Mentone Grammar School – Year 9 Campus
The creation of a dedicated Year 9 campus within the boundaries of Mentone Grammar was prompted by the projected increase in student numbers and the desire to actively engage and challenge the Year 9 students in a creative and invigorating learning environment. The existing auditorium was chosen, and given new life, as the Greenways Year 9 Campus catering for 192 students and staff.
Kneeler Design Architects
Commendation Category 3: Renovation/Modernisation/Over $1m
63 Venice Street Mentone, Victoria 3194 Australia
Kneeler Design Pty Ltd Architects
The project’s aim was to complement the innovative Year 9 teaching programme with a dynamic and varied physical environment. Working closely with the school, a challenging brief was established and the volume of the existing hall proved to be an exciting starting point. The constraints of the concrete tiered seating, concrete block walls and close proximity to the site boundaries required a creative solution. The fluid approach to the design has resulted in multileveled learning spaces flowing from one
to another through a series of stairs, tiers, lifts and a bridge. The variety of spaces, from the sunken collaboration table and tiered discussion to discrete learning studios, give the flexibility to fit the space to the task at hand.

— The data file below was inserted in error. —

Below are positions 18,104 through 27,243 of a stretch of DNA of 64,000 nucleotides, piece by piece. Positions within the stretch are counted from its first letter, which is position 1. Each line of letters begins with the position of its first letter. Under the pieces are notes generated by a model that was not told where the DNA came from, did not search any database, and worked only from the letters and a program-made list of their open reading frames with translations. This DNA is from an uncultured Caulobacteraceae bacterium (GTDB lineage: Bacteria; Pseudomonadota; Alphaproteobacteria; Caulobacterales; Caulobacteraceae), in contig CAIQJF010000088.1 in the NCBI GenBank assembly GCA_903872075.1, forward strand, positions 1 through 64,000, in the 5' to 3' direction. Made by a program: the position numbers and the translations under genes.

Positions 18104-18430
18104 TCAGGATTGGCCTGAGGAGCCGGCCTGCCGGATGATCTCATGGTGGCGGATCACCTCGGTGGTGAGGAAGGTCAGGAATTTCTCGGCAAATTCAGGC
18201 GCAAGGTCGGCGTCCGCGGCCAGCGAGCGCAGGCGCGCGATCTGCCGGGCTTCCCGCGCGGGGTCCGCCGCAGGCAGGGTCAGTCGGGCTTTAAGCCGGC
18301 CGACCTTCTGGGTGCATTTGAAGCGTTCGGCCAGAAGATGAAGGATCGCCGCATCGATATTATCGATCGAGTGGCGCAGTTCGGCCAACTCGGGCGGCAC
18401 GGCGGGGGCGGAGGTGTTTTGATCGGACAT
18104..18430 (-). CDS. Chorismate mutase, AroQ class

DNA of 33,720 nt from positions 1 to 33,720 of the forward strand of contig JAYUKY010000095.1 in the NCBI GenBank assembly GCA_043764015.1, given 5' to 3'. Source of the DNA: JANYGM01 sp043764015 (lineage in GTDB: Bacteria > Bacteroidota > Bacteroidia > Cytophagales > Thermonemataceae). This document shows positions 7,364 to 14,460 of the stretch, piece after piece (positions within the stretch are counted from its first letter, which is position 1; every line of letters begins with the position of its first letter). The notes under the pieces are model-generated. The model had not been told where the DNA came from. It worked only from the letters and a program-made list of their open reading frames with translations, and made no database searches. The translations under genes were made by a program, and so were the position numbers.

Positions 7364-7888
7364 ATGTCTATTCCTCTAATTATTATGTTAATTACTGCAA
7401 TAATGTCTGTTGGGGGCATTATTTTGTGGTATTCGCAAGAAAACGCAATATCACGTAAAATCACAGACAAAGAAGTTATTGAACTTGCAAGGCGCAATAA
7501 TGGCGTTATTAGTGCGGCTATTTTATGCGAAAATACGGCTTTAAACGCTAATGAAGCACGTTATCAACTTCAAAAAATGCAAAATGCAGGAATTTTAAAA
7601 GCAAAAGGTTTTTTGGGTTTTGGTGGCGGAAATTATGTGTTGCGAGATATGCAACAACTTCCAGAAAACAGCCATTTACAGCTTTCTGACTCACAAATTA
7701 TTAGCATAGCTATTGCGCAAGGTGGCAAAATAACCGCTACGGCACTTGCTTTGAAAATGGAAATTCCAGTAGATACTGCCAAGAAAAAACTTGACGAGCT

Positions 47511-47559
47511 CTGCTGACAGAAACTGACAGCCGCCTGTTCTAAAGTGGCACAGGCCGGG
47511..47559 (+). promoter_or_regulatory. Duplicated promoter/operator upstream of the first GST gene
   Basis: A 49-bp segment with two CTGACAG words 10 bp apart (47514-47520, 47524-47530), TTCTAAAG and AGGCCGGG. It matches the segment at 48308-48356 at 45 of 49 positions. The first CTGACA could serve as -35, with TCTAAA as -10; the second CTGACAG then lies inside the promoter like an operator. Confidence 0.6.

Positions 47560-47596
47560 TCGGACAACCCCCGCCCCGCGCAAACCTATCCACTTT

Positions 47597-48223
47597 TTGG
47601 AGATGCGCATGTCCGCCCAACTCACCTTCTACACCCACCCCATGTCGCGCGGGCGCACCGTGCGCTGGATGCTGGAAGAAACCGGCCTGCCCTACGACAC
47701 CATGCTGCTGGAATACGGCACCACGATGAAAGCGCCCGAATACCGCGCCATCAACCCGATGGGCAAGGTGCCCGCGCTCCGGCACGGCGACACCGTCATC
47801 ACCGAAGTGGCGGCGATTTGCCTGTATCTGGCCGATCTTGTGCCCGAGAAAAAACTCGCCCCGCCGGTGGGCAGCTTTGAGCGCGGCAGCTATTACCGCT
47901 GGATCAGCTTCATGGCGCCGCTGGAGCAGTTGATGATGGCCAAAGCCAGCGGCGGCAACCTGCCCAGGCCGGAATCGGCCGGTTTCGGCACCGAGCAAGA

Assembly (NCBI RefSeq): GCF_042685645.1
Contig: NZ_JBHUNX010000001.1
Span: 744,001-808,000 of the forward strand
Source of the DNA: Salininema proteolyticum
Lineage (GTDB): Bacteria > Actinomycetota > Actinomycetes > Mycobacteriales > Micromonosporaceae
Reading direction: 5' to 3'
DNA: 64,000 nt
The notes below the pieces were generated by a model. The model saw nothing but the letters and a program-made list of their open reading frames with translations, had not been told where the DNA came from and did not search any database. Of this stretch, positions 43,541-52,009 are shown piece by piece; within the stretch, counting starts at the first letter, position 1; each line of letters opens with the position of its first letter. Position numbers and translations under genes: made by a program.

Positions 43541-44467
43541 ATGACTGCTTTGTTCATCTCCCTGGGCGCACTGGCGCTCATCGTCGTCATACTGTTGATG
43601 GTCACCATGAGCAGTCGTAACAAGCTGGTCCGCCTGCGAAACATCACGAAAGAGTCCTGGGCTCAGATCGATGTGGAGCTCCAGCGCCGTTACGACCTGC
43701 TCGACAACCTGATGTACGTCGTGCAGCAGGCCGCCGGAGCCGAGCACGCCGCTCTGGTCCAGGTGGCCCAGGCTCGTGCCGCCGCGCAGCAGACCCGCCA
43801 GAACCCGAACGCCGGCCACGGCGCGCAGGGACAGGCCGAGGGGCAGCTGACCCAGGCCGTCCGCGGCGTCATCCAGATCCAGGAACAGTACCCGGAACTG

The Entry Studio and deck are complemented by a small commercial kitchen and student run cafe, part of the innovative teaching programme, catering to staff, students and the broader community. The Entry Studio is a space in flux, occupied by parents, students and staff with its use morphing between structured and social learning.
Furniture and treatment of the external spaces are integral to the design. The furniture chosen is varied and flexible to supplement the learning spaces and ranges from outdoor informal bean bags and cafe style seating to mobile desks and chairs. External learning decks linking to internal learning spaces all have a unique identity such as wet area learning, circular presentation/discussion, and the internal court being a central hub and light source. Further hard and soft landscaping enhance the social and learning experiences of the students.
Puncturing the existing building fabric allowed penetration of natural light and ventilation, and with careful planning the building has been reinvented as a permeable learning environment. Natural ventilation and light is enhanced through internal glazing, louvres and automated ventilation and lighting systems. The reuse of the hall, retaining features such as the parquetry floor and exposed block walls and the reuse of the stage timber were all considered in the environmental foot print of the project. Materials, other than those recycled, were carefully selected for their acoustic value and robust nature. Colour treatment to walls, floors and ceilings further define the spaces.
It was important to encourage ownership of the centre. The visible and accessible location of staff within the larger tiered space encourages ongoing interaction between staff and students. The views within the building create a sense of year level unity and enhance the sense of ownership. Integration of the teaching programme and the built form has resulted in an environment tailor made to engage the fourteen and fifteen year old occupants.